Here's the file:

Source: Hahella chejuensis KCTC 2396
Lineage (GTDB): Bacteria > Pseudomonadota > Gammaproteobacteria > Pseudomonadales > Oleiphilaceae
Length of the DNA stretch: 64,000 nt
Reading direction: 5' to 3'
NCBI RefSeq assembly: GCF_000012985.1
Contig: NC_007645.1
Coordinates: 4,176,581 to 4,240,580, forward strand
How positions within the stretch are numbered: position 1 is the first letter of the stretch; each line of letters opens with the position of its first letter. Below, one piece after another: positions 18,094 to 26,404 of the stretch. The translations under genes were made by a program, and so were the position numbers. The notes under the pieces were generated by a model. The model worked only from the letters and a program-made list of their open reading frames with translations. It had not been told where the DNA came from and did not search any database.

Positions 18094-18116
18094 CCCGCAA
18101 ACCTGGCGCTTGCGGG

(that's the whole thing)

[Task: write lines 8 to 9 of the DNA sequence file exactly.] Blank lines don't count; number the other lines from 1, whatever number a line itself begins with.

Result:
How positions within the stretch are numbered: position 1 is the first letter of the stretch; each line of letters opens with the position of its first letter. Below, one piece after another: positions 18,094 to 26,404 of the stretch. The translations under genes were made by a program, and so were the position numbers. The notes under the pieces were generated by a model. The model worked only from the letters and a program-made list of their open reading frames with translations. It had not been told where the DNA came from and did not search any database.

Positions 18094-18116